Building A Sacred Hearts Tradition
Wednesday - February 21, 2007
Wade Okumura: ‘a perfect fit’
Every day Wade Okamura goes to work he makes history.
For the past 25 years, or longer than anyone else currently in the Interscholastic League of Honolulu and second longest in the entire state, Okamura has been the Athletic Director at Sacred Hearts Academy - a full quarter of a century.
“It’s great satisfaction, being at one place this length of time,” Okamura says. “You see the continuity, the tradition, and you’re in a place to make tradition. That’s all very special.”
Okamura, 51, makes it special. This school year, he headed up a department that has won three state titles - one each in volleyball, air riflery and softball.
Softball is the sport that is Okamura’s passion. For the last 25 years, he has also been the softball coach at Sacred Hearts.
Now, he’s coaching a second generation of players. “Lisa and Jan Young were twins on one of my first teams. Now, Jan’s daughter, Meleina Fraga, is our starting third baseman,” Okamura says.
That family tradition is what keeps Okamura motivated.
“I love seeing the kids develop,” he says. “You see them come in at the intermediate level and by the time they go out, they’ve become young ladies.”
And with Okamura’s coaching, they become very successful young ladies. For example, his daughter Nicole played for him at Sacred Hearts and went on to play college softball at the University of Pacific.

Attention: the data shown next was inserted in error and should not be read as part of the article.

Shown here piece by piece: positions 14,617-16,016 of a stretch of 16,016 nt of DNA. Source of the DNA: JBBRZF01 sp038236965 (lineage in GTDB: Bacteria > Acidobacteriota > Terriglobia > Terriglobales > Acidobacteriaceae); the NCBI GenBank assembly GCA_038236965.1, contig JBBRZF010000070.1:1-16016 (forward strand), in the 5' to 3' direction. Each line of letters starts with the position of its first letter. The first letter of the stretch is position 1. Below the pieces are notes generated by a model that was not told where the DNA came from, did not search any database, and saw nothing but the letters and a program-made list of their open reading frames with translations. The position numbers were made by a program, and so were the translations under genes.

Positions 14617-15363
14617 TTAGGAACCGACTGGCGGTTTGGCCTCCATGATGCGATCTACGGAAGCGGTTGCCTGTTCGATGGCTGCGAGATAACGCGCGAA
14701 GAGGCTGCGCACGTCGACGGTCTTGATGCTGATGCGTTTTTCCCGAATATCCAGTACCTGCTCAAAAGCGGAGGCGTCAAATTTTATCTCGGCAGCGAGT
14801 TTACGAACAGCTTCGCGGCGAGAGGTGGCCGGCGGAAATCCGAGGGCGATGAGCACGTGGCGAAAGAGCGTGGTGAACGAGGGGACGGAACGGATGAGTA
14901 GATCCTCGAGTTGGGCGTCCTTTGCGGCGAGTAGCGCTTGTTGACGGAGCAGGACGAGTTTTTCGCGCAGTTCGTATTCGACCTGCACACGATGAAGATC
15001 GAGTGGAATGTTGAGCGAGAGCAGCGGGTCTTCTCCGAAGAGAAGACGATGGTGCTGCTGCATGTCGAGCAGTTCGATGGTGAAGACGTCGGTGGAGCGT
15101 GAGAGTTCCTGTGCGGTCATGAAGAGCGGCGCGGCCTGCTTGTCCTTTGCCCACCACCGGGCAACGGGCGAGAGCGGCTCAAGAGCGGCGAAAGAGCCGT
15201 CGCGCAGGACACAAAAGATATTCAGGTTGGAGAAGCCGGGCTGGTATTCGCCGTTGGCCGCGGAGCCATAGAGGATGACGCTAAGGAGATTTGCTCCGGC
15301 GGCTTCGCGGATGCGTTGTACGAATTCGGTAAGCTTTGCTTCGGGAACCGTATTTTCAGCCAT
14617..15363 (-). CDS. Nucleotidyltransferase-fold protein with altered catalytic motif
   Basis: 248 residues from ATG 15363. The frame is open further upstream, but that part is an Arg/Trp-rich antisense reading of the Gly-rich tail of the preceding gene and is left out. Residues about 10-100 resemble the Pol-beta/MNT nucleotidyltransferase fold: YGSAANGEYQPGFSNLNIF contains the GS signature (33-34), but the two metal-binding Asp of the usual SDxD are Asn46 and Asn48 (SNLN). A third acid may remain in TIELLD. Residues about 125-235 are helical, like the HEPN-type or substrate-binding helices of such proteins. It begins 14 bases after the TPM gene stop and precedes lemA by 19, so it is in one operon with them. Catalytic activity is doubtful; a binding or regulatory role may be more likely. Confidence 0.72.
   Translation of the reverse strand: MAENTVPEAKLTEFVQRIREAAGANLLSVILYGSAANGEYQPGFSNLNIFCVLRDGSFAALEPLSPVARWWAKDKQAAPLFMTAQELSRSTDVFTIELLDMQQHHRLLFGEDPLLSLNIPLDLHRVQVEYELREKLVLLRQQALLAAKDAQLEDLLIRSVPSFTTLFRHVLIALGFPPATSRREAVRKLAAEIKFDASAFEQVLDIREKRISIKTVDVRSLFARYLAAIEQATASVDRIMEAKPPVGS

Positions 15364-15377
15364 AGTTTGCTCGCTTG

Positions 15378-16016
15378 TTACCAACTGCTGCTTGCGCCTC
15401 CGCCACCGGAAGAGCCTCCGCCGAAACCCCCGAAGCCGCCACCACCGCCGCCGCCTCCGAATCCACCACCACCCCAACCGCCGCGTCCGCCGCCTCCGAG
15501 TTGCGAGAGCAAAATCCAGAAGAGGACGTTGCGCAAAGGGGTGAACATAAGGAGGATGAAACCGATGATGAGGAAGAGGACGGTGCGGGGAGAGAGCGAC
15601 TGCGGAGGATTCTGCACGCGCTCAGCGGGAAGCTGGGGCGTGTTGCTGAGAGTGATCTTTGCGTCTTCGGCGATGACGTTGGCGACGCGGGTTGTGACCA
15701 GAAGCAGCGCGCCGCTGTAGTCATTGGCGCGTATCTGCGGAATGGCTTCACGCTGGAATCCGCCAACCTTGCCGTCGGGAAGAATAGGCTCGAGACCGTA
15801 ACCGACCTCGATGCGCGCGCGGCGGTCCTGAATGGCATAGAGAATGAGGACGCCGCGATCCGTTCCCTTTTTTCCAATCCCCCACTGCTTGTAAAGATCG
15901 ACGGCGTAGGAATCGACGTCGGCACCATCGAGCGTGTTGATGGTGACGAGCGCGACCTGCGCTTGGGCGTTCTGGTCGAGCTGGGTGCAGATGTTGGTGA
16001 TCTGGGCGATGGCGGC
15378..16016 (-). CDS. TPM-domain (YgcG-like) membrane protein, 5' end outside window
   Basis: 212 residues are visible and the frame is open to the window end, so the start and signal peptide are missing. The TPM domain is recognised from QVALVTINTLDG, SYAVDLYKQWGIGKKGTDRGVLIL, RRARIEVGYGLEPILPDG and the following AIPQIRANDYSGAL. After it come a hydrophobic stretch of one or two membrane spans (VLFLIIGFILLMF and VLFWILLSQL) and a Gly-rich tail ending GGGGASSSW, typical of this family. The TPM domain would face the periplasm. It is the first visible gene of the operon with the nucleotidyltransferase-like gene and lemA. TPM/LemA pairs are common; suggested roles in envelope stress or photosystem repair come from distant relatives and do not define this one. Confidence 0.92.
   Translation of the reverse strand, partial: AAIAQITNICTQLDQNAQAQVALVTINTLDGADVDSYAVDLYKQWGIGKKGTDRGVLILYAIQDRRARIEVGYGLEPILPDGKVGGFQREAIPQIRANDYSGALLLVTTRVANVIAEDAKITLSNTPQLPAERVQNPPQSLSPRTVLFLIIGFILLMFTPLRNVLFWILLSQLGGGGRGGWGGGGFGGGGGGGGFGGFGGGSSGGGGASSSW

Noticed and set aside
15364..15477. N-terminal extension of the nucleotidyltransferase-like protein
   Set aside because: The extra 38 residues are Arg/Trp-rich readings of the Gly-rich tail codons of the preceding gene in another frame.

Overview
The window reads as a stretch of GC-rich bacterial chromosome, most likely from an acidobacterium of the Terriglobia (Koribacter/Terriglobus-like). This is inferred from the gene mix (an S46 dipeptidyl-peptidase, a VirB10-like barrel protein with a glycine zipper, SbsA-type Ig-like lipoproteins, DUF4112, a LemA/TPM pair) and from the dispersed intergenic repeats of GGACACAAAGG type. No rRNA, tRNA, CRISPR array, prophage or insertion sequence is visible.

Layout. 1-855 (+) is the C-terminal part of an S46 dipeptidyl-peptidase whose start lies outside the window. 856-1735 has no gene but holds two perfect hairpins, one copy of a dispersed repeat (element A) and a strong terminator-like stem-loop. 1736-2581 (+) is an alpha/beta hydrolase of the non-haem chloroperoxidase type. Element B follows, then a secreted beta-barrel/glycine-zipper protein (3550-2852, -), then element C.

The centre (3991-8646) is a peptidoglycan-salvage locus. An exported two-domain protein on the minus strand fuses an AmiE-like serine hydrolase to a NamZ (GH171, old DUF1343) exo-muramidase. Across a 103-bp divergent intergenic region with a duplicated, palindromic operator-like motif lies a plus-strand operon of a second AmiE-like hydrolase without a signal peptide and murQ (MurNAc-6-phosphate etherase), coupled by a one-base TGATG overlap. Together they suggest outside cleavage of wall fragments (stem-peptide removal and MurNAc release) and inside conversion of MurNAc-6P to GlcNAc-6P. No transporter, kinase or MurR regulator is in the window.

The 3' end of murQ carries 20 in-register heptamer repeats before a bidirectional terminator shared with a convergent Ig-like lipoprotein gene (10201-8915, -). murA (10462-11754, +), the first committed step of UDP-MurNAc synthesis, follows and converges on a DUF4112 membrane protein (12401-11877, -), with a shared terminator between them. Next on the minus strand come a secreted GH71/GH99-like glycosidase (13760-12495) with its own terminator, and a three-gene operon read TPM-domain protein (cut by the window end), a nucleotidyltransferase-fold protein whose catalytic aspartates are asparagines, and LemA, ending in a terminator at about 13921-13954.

This winter, the success reached its apex when the current Lancers won the state’s Division II softball crown. It was their first state championship after reaching the title game four previous times.
“The fifth time was the charm,” Okamura says. “Four times we had been the bridesmaid. It felt so good not only for this team, but for all the girls who got so close.”
Okamura has had a love for sports since his youth. He was a baseball star and a football standout at St. Louis. Then, after brief coaching stints at his alma mater, plus Maryknoll and Kaiser, he heard about the opening at Sacred Hearts. He never realized he would stay around so long.
“I didn’t think that far in advance,” he says. “It was just a perfect fit.”
Okamura enjoys the small, family atmosphere at the Kaimuki school. He and his wife Darcie live only five minutes away from the campus.
He realizes that his teams might not have the overall talent level that exists at bigger schools, but he strongly believes his girls can compete with anyone.
“We teach them to strive to reach high expectations,” he says. “They learn to push past pre-conceived notions.”
Ironically, this year’s success means that Sacred Hearts will get an immediate chance to reach higher next year. The Lancers will move up from Division II to Division I.
“Most schools would dread to go to D-I, but for us it’s a welcome change. We’re looking forward to it,” he says.
Right now, Okamura is also looking forward to basking in the glory of his first state title. It means he has finally matched the achievement of his father, Herbert, who coached the Kalani High baseball team to the state championship in the early ‘70’s.
“Now we both have state titles,” Okamura says.
His father was able to bask in the glory of his son’s success in close-up fashion. For the past several years, Herbert has been Wade’s assistant coach. At Sacred Hearts, it’s all in the family.
For Wade Okamura, it’s history in the making.
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